CentCom social media compromised in cybervandalism

What does U.S. Central Command, which is the Tampa-based military command post for U.S. forces fighting overseas, have in common with actress Jennifer Lawrence and the Sony Corporation?

Weak cyber security.

Though CentCom’s Twitter and YouTube profiles were reportedly the only accounts hacked by a user called CyberCaliphate, who claimed alliance with Islamic State militants, there was cause for alarm as threatening tweets were sent out and CentCom’s profile picture was changed to feature a masked figure with the phrase “I love you ISIS.”

“AMERICAN SOLDIERS, WE ARE COMING, WATCH YOUR BACK!” one tweet read from @CENTCOM on Monday afternoon.

“ISIS is already here, we are in your PCs, in each military base,” another read.

According to a statement from CentCom, the hack lasted roughly 30 minutes and resulted in both accounts being temporarily suspended. Operational military networks were not comprised and there was no impact on CentCom operations.

“We are viewing this purely as a case of cybervandalism,” the statement said on CentCom’s website.

As of Monday evening, the accounts were reactivated.

Though CentCom is only the latest in a series of highly publicized hacks in recent years, including 2014’s laundry list of leaked photos of nude celebrities and Sony’s recent controversy with North Korea, one expert at USF said this will not likely be the end of cyber security attacks.

Sri Sridharan, managing director and chief operating officer for the Florida Center for Cybersecurity (FC2) at USF, said attacks like these will only get worse before they get better.

Across the globe, Sridharan said governments and private enterprises are investing millions of dollars into securing infrastructure and data from cyber attacks.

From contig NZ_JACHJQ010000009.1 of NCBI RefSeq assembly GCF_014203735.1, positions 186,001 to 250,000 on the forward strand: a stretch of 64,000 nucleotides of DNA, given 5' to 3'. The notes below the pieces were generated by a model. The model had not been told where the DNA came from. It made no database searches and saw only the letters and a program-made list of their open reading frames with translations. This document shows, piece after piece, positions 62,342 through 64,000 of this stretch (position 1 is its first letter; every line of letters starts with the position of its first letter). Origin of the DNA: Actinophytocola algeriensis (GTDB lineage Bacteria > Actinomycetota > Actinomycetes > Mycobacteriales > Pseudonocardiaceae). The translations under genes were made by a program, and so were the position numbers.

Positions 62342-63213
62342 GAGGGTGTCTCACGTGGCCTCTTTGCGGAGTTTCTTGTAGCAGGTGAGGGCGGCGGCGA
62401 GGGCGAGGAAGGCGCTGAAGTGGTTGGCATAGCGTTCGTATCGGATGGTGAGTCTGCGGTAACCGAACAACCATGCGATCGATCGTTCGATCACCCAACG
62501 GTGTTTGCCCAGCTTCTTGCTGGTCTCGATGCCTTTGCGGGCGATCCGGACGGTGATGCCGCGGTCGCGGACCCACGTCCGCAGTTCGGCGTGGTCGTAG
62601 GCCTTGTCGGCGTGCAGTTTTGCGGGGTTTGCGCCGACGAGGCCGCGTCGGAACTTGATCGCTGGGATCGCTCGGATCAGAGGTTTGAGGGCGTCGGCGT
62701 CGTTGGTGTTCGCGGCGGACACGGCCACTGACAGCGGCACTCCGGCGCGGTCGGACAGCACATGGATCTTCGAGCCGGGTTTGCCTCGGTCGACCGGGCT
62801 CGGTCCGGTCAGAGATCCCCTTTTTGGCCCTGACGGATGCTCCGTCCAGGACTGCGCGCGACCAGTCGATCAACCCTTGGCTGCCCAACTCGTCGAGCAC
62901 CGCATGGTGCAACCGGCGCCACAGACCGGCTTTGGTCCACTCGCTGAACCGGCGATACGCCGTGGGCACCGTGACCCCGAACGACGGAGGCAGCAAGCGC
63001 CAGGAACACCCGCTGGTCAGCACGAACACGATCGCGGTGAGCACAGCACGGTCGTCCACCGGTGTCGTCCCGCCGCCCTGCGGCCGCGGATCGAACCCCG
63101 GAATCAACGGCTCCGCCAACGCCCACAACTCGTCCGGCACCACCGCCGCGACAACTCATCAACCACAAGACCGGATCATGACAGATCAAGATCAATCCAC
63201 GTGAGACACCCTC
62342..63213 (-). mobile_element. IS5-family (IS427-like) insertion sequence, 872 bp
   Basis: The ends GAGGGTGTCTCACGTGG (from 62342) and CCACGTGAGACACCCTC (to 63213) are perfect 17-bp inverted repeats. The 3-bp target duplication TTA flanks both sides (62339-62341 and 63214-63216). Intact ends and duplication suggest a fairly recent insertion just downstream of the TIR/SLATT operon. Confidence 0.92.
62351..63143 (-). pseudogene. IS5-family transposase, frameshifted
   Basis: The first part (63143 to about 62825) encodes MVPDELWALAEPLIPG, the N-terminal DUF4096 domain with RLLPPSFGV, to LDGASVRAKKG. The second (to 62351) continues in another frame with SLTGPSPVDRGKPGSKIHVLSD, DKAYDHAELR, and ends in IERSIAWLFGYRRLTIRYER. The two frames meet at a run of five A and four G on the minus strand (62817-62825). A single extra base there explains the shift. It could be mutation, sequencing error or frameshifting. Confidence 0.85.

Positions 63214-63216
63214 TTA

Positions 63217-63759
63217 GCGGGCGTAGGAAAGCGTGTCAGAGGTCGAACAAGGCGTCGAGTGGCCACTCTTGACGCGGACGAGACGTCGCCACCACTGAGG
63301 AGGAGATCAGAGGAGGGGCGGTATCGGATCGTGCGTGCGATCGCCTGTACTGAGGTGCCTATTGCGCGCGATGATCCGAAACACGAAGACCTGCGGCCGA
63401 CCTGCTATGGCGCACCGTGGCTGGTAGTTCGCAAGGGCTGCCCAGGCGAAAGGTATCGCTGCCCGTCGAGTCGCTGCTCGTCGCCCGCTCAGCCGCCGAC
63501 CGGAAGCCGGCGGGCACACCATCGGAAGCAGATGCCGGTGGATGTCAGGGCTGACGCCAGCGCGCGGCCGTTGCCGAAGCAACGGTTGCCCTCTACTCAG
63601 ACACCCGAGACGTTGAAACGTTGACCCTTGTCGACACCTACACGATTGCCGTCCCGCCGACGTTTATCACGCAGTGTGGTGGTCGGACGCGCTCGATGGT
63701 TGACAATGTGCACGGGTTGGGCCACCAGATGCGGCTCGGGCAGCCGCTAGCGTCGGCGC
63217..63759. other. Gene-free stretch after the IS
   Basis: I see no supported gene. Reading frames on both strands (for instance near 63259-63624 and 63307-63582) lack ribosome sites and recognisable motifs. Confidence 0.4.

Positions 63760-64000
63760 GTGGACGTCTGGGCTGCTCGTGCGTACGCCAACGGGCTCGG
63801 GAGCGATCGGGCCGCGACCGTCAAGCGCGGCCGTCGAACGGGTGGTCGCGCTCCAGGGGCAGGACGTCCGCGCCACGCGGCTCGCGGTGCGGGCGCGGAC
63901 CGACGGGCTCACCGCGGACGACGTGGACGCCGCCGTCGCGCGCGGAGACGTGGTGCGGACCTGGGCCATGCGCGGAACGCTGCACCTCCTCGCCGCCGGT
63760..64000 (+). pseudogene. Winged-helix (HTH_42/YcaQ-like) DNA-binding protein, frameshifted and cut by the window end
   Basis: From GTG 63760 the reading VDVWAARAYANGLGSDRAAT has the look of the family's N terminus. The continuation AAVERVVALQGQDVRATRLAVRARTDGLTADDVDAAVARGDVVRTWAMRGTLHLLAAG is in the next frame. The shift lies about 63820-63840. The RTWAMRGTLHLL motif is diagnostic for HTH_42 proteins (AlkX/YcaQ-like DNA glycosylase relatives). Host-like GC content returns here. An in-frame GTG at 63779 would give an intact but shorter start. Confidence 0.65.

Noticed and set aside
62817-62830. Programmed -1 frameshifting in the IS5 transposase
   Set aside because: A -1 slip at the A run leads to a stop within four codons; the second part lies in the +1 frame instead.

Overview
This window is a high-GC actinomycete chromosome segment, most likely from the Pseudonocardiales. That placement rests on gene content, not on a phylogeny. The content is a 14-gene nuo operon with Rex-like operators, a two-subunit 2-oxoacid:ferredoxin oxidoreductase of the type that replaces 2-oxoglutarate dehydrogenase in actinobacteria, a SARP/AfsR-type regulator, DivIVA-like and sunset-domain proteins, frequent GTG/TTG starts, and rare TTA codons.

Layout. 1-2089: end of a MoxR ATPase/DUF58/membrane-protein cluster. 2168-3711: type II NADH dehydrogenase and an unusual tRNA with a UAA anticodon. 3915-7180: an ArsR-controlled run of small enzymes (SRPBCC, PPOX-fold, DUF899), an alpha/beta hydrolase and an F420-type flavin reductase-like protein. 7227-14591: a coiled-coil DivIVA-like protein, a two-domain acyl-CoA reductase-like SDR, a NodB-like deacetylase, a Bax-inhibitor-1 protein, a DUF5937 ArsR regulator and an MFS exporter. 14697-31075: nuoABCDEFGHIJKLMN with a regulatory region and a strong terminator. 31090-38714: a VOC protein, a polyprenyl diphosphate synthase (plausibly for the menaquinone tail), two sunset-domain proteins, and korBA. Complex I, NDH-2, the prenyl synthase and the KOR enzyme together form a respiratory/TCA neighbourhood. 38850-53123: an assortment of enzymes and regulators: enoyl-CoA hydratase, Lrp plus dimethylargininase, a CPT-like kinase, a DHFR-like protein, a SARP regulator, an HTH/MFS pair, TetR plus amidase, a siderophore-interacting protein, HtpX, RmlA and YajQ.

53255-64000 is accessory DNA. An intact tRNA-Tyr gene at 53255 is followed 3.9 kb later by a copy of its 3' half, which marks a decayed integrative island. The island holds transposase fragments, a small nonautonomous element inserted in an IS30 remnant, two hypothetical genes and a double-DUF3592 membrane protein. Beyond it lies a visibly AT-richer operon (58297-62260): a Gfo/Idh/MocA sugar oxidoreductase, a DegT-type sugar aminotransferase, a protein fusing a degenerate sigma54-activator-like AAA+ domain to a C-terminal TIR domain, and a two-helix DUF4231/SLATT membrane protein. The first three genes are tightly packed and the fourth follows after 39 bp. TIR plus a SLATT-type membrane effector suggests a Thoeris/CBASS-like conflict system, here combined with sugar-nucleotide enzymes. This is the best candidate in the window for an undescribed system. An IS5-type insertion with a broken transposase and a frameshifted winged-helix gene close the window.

“Cyber war is going to take over the traditional war we’ve been fighting,” he said.

Sridharan, who leads the state’s cybersecurity program to educate and prepare individuals in the ever-changing world that has become increasingly reliant on technology, said it takes several steps to protect data: First, increasing the number of gates protecting your data, and then increasing the number of eyes watching those gates.

However, there is no such thing as 100 percent foolproof, he said.

“If you’ve got an IP address, people can figure out a way to hack it,” he said. “It might take them a long time, it might be pretty complex to navigate and get the data, but soon people will find a way to get through it.”

On the other hand, no matter how advanced your technology is, Sridharan said there is always a human element in computers that can cause fault.

“It’s proven that 60 to 70 percent of hacks are the result of human beings,” he said. “… All it takes is one person to have a weakness, and then everybody else suffers as a result, which is what happened with Sony.”

It is this human factor which Sridharan and FC2 work to train and educate so as to protect the world from future cyber threats.

Currently, FC2 collaborates with all of the state’s public universities to offer training anywhere from a graduate certificate in information assurance to a master’s degree in cybersecurity.

“… The worldwide need will be 3.5 million cyber professionals in the next few years,” Sridharan said. “All institutions need to implement cyber programs to teach students with skillsets in various aspects of cyber security. It will be a few years for the supply to catch up with the demand. We need to create awareness and a sense of urgency to provide the training.”

This future awareness is what Sridharan said he hopes will prevent future threats, such as the incident with CentCom.

“There are two things I’m sure CentCom is doing,” he said. “Making sure that this doesn’t get worse… (and) figuring out how did these people get in in the first place, what happened, and to figure out the forensics of how this event took place and to make sure they know how to protect themselves.”